1. ITV Report

Record numbers beating breast cancer as treatment improves

Liz O'Riordan was a breast cancer surgeon who became a breast cancer patient herself. Credit: ITV News Anglia

Improved treatment for breast cancer in the UK is leading to fewer deaths from the disease.

Analysis by the charity Cancer Research UK suggests the death rate for women with breast cancer has fallen by 44% in the past three decades and more than 130,000 deaths avoided.

The charity says the drop is due to major advances in diagnosis and treatment since 1989.

It said: "We have seen improvements in surgical techniques and use of radiotherapy, new drugs being made available and the impact of the national breast screening programme."

But despite the advances, the charity says there're still too many women dying and more funding is needed to find a cure.

  • Watch a report by ITV News Anglia's Hannah Pettifer

For the past year Liz O'Riordan has been clear of breast cancer.

She's a former breast cancer surgeon in Ipswich, Colchester, and Bury hospitals.

In 2015 Liz was diagnosed with breast cancer and she says she was all too aware of the irony of the doctor becoming the patient.

"I was a fit and healthy triathlete, I was a breast cancer surgeon with no risk factors and I was diagnosed with a large breast cancer at the age of 40, and suddenly I had every single treat that I'd put my patients through.

"I realised I had no idea what it was like, nobody does. I had 9 months of chemotherapy, a mastectomy and radiotherapy until I was given the all clear and it was exhausting.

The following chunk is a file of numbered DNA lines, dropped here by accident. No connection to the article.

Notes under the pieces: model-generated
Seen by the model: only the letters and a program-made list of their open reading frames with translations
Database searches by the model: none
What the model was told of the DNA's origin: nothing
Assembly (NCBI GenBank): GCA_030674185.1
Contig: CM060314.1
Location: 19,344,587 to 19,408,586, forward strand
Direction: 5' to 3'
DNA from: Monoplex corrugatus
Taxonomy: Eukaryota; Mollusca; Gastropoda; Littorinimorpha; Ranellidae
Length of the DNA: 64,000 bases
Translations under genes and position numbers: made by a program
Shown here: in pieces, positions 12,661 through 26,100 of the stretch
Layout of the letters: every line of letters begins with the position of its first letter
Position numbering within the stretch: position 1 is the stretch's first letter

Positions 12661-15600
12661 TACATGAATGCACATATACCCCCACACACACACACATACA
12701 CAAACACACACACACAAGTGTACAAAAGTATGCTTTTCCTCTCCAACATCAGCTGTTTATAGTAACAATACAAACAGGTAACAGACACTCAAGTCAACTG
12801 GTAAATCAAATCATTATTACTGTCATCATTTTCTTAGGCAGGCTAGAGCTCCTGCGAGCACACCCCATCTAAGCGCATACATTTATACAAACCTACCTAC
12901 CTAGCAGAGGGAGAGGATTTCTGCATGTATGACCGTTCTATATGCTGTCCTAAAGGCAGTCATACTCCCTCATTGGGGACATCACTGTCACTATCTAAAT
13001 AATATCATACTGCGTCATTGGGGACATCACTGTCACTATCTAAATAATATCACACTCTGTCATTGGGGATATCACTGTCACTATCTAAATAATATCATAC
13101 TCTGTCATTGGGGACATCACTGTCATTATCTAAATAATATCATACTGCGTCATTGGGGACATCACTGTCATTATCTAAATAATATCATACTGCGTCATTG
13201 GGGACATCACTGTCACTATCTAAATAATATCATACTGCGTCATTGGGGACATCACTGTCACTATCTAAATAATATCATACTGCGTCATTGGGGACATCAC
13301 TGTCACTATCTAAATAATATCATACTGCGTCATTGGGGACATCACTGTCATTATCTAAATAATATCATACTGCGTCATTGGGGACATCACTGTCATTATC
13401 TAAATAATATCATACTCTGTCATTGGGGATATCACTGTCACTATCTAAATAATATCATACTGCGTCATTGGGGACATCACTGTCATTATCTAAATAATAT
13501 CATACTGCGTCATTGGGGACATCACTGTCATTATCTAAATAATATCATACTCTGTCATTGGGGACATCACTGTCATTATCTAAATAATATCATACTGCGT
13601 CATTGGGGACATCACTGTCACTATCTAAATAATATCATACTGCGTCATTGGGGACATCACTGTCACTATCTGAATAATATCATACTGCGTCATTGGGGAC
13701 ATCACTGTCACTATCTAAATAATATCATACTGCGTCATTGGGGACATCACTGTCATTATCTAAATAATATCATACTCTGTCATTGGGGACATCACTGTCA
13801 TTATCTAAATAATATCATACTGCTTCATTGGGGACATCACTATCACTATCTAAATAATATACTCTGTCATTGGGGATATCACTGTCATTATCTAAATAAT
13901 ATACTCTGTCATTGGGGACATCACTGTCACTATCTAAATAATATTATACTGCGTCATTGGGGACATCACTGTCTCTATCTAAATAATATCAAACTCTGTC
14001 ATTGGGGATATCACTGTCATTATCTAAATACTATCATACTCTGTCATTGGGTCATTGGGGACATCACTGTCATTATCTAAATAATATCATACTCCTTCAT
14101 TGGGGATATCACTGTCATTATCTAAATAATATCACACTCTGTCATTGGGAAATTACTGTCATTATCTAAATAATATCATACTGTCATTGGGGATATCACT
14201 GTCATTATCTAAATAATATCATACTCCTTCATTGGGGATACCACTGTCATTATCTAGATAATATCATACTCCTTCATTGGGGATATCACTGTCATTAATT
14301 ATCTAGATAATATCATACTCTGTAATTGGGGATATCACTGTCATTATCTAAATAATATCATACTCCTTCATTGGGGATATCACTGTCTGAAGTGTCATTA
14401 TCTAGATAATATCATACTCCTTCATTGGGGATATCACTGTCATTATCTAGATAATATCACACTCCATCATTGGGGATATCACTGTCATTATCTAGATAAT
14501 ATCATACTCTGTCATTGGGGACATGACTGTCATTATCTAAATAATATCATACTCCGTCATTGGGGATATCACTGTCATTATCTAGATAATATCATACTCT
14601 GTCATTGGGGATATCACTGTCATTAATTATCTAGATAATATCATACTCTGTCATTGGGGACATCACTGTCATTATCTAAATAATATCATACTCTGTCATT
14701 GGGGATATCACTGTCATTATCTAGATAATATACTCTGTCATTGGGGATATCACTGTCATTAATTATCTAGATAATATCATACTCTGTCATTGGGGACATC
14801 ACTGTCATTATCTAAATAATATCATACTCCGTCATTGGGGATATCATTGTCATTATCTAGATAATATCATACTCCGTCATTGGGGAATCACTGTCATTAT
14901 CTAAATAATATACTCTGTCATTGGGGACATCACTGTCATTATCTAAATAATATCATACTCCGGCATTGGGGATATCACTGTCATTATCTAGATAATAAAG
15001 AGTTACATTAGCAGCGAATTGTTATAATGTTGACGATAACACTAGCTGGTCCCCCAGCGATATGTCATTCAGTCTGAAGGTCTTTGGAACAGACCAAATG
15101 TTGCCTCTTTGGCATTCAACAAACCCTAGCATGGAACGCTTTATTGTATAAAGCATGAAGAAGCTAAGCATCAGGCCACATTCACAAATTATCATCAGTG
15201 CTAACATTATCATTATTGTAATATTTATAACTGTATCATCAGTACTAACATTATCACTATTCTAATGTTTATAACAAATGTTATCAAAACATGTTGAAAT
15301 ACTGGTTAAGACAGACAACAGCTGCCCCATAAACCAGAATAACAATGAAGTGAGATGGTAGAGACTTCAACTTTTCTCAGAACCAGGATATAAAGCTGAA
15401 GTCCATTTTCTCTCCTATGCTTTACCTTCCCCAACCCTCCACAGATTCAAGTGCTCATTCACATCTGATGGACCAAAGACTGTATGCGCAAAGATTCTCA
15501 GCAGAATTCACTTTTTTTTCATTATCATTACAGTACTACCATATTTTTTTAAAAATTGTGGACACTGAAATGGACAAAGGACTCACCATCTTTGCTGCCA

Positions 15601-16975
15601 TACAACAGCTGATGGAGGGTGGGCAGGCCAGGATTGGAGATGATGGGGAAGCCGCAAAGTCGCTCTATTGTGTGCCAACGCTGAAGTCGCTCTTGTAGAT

"Treatment for cancer is really hard, you have no idea what it's like until you've been through it."

– Liz O'Riordan, Cancer patient and former breast cancer surgeon
Liz O'Riordan was a fit and healthy triathlete with no risk factors when she was diagnosed with breast cancer. Credit: Submitted

In 2018 Liz had a recurrence of cancer on her chest wall and she underwent a mastectomy and radiotherapy.

She eventually had to give up her job, finding it too hard not to relive her battle with cancer through her patients.

But she put her energy into writing about dealing with the disease to help others.

"Our ongoing research into the biology of breast cancer is vital.

"With this increased understanding, we're developing new life-saving treatments; making them kinder, more effective, and more personalised to individual people.

"Diagnosing cancer early can save lives. If you get to know what's normal for your body, you're more likely to notice if something changes and can raise any concerns with your doctor."

– Michelle Mitchell, Chief Executive, Cancer Research UK

According to Cancer Research UK more than 11,000 people die every year from breast cancer. The number peaked in 1989 when 15,600 women died from the disease.

They say the significant drop in numbers over the past 30 years shows that their research is working, but is far from over.